Post-Weinstein Hollywood: A Wake Up Call

by Jonah Wright, art & culture editor

Harvey Weinstein was one of the great names in modern Hollywood. He created Miramax Films and the Weinstein Company and, according to Time, is worth an estimated $240 million dollars at the least. The entertainment mogul has produced over 300 films and television shows that have influenced Hollywood for decades, including “Pulp Fiction,” “Silver Linings Playbook,” and the “Lord of the Rings” franchise Harvey Weinstein was one of the great names in modern Hollywood. But he is no longer.

On October 5, The New York Times released an article titled “Harvey Weinstein Paid Off Sexual Harassment Accusers for Decades.” The exposé revealed Weinstein’s long history of sexually harassing and abusing models, actresses, and many other women. The allegations range from unwanted flirting and verbal requests to rape.

Other stories have appeared in news sources across the world. The New Yorker wrote a particularly insightful piece titled “From Aggressive Overtures to Sexual Assault: Harvey Weinstein’s Accusers Tell Their Stories” by Ronan Farrow. It chronicles in detail many of the alleged victims’ accounts, most coming from anonymous interviews of actresses and models who came into contact with Weinstein. It is a graphic, revelatory, and deeply personal look into the people affected.

The article also details people on his staff who enabled his actions. Assistants and executives in his company set up private meetings with models and actresses and then turned their heads. Weinstein’s actions have been an open secret in Hollywood circles for decades.

Film director Quentin Tarantino, who has worked closely with Weinstein on many projects, said in an interview with the New York Times, “I knew enough to do more than I did… There was more to it than just the normal rumors, the normal gossip. It wasn’t secondhand. I knew he did a couple of these things.”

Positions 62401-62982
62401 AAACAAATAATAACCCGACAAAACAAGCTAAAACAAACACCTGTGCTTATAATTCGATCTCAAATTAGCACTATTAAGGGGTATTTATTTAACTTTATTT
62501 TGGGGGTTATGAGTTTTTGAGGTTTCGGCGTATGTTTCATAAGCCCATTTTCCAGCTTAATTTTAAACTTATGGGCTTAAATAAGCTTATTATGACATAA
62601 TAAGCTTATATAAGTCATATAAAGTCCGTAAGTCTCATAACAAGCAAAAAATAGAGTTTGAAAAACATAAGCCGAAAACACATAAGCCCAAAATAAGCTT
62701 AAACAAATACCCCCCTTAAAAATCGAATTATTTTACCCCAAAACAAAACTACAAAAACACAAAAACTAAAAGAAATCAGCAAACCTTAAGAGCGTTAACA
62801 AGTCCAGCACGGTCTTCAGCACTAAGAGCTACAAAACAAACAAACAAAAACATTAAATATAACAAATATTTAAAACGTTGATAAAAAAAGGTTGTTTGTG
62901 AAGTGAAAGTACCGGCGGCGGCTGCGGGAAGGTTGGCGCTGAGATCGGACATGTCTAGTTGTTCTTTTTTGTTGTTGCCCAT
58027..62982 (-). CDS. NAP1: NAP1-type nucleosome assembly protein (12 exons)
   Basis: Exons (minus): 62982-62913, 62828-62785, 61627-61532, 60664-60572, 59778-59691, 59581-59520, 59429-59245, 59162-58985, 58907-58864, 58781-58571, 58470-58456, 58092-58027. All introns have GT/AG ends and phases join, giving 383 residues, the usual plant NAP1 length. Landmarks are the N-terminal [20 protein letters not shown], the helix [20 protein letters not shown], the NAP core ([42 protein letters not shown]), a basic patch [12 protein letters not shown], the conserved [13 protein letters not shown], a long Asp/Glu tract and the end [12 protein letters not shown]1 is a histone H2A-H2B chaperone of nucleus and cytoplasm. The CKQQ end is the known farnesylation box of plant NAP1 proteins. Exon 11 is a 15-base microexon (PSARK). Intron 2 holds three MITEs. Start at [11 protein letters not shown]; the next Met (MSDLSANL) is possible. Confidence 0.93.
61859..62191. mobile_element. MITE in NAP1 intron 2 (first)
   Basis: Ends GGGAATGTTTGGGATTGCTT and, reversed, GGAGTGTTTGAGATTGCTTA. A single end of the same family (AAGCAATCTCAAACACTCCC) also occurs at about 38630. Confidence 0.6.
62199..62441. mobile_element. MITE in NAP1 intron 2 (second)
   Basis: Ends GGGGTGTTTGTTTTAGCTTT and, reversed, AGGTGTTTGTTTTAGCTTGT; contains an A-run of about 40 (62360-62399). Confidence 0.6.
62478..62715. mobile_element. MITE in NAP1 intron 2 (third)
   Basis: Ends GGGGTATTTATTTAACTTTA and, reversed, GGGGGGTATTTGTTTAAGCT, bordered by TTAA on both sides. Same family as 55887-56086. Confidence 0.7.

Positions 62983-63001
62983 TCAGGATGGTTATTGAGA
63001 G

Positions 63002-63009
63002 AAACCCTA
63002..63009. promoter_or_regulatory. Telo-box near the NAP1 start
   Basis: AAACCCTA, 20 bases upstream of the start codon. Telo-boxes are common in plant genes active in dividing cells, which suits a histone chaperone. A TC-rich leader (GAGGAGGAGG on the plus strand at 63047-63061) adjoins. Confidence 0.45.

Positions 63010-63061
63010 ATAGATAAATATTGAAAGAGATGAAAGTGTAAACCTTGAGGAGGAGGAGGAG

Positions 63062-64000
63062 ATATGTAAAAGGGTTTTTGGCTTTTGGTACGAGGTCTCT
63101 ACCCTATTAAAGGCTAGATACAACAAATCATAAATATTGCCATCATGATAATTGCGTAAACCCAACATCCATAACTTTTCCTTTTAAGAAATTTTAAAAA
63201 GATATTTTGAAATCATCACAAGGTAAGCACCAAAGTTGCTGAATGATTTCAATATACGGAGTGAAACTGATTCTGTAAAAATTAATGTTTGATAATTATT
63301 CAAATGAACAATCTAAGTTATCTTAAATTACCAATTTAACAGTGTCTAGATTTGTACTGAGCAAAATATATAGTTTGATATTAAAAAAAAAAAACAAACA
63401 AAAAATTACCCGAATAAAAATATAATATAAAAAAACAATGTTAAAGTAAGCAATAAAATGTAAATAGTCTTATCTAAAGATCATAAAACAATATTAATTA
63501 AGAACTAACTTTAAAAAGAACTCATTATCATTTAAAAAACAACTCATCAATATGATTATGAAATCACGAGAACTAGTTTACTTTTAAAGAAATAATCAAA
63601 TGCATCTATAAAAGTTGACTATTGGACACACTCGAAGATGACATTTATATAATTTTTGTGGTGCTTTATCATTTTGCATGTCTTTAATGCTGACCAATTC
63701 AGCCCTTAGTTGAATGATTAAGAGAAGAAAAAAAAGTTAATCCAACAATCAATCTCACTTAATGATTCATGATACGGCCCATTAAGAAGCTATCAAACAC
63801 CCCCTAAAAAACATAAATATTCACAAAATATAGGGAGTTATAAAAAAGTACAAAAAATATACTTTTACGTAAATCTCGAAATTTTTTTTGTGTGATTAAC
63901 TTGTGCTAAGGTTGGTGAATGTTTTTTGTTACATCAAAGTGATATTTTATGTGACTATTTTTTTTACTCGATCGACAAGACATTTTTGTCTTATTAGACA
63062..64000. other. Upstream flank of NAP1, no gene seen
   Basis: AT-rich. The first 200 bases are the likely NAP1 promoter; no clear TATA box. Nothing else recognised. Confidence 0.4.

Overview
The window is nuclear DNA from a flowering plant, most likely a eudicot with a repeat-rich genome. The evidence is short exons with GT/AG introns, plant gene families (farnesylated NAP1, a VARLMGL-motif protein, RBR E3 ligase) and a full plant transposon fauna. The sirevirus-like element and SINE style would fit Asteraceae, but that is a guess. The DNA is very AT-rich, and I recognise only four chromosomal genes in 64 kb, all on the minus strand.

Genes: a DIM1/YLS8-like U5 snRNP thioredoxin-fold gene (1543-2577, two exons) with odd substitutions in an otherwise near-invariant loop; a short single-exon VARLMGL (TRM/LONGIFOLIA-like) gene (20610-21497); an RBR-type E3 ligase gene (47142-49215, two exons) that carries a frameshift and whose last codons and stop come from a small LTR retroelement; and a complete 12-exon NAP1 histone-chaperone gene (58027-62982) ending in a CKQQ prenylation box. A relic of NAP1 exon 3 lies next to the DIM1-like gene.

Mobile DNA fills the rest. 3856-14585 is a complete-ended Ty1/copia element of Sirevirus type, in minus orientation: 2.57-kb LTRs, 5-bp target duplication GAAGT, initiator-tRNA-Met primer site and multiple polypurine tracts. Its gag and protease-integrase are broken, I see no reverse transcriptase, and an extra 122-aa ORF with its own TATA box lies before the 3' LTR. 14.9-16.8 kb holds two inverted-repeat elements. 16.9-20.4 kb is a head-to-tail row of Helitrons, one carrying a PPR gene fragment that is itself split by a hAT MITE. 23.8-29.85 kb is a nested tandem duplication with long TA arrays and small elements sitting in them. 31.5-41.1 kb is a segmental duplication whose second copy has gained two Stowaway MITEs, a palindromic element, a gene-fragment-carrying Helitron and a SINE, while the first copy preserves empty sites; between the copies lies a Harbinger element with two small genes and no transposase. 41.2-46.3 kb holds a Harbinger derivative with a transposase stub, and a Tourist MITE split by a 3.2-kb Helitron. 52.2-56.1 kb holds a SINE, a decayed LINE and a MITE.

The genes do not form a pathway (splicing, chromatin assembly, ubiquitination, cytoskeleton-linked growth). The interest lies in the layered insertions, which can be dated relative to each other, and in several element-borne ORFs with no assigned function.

Tarantino is one of many of Weinstein’s co-laborers who ignored his actions and are now releasing condemning statements. There was even a joke made about it in the 2013 Oscars. Host Seth MacFarlane congratulated the best supporting actress nominees and said that they “no longer have to pretend to be attracted to Harvey Weinstein.”

A cover-up of this proportion has led many to believe that this kind of sexual harassment is prolific in the entertainment industry. Weinstein is not the first man in Hollywood to abuse his power. Award-winning directors Woody Allen and Roman Polanski have both been accused or convicted of statutory rape. Leaders in the entertainment industry taking advantage of young performers has become a cliché. Too many women are being abused and silenced by powerful men like Weinstein.

Many students at Moody feel called to help women who have been sexually exploited, and there is a major dedicated to that mission. These students, and others who are passionate about reaching unreached people groups, should consider entering a post-Weinstein Hollywood as their mission field.

On the heels of the Weinstein scandal, Moody hosted Mission’s Conference. The theme was H.E.R., which focused on honoring, empowering, and releasing women to do what the Lord has called them to. The main speaker, Carolyn Custis-James, spoke of a patriarchy that has demeaned women since the fall of humanity. While the topic of the patriarchy was spoken about more historically and globally, Weinstein’s actions reveal an unhealthy patriarchy here and now.

Students often feel convicted to reach the lost after Mission’s Conference but have no idea where to go. There are not enough missionaries entering the hostile environment of the entertainment industry. Imagine the global impact of a redeemed Hollywood. Men like Weinstein have been the face of the entire art of cinema since its invention. Redemption is long overdue.

PrintFriendly and PDF

    Add comment